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The Law Is the Law, but Sometimes Jurors Wish for a Better Answer

<i> Harry Anderson is an assistant business editor of The Times. </i>

She was young, not more than 19, and wore tiger-stripe pedal pushers and red spike heels. She was black and reed-thin, her hair pulled back in an abbreviated ponytail. During recesses she chain-smoked and ate corn chips. Until the judge ordered her not to, she brought her rambunctious toddler with her to the courtroom.

In their criminal complaint, the people of Los Angeles accused this teen-age mother of shoplifting three bottles of children’s cold remedies and a flannel sleeper suit from a supermarket on Crenshaw Boulevard.

She insisted on a jury trial. And we were asked to judge her: 12 mostly middle-class, mostly employed, mostly well-educated citizens doing our duty at the Criminal Courts Building downtown and wishing that we were elsewhere doing something else.

It was an open-and-shut case, the prosecutor said, and indeed it was. Testimony took just a couple of hours. Two security guards swore that they had seen her remove the medicines from their boxes and stuff them and the baby sleeper suit into her purse. The bottles and the sleeper--total value, $20--were entered in evidence, as was a diagram showing the young mother’s route through the store.

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The defendant chose not to testify or to call any witnesses. Her lawyer asked us to disbelieve the store detectives, but we couldn’t. She was guilty, we decided after less than two hours of deliberation, beyond a reasonable doubt.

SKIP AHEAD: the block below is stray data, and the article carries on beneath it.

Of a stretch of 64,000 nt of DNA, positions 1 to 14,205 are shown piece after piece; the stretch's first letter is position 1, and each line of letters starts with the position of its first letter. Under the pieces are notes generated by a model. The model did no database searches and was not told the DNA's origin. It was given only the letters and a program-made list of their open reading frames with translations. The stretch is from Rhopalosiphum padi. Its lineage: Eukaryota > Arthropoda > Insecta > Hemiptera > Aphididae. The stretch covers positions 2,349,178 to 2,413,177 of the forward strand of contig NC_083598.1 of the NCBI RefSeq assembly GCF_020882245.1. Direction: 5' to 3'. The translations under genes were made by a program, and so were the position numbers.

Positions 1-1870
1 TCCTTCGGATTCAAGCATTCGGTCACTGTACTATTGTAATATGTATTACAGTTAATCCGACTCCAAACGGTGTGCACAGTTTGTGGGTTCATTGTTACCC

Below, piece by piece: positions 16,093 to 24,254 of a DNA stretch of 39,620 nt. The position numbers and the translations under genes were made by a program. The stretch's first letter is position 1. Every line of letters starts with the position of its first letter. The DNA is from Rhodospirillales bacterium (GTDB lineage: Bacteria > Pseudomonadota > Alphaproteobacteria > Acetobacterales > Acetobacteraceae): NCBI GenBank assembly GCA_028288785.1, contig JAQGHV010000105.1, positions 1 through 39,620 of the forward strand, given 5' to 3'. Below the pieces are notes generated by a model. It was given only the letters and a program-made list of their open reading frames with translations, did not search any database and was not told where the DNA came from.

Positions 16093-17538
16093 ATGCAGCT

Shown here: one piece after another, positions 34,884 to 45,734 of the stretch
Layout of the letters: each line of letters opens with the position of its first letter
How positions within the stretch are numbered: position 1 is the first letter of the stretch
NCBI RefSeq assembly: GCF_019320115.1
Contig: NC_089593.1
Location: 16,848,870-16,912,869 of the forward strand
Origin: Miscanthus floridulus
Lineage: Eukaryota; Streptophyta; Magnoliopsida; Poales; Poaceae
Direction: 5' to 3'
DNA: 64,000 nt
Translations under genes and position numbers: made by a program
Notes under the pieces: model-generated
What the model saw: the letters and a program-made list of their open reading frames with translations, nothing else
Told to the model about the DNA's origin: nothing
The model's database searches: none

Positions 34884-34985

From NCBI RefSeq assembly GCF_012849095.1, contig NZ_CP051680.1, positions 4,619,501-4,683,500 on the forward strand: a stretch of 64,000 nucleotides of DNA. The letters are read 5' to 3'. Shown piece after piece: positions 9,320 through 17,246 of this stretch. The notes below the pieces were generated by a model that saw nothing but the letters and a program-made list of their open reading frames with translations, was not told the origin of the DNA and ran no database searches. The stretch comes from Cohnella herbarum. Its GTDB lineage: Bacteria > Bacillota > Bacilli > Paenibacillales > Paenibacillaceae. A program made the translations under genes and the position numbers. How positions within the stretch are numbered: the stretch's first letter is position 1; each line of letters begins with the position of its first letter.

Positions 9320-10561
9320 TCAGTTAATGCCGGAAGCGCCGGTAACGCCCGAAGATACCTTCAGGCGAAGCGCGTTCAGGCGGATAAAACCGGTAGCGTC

But now, weeks later, I still haven’t got her out of my mind. I remember how she stared at us during the jury-selection process--not a vacant or hostile stare but intense and inquiring. She wanted to know who we were. I recall how little she spoke to her attorney or anyone else. And I can still picture her holding the baby in the hall outside the courtroom, talking to him and feeding him.

A juror, however, isn’t permitted to fill in the blanks. Was the child sick, and was the mother so poor that she was forced to steal medicine and something warm for him to sleep in? Was she playing on our sympathy by bringing the baby to court with her, or was she really all alone? Did she take a $20 shoplifting charge all the way to a jury and then present no defense in the belief that 12 ordinary people would see her situation and let her off? Good questions, we jurors admitted, but not relevant. Stealing is stealing. The law is the law. We had no choice but to convict her. And maybe, someone remarked, she will learn her lesson. If your children do something wrong, one father of three noted, you correct them.

I agreed that we had no choice. Our duty was clear: We could judge her only by the evidence; emotion and sympathy must be left at the jury-room door. But I was troubled nonetheless. During the trial my eyes kept wandering from the three bottles of baby medicine and the sleeper suit to the face of the defendant. She stared back. Look at me, she was saying--no money, no prospects, a sick child to care for.

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When the verdict was returned, she looked at us again, then she cried. You’re really sending me to jail for stealing medicine for my baby?

Yes, the jury had responded, it’s what we had to do. I wished that we had a better answer.


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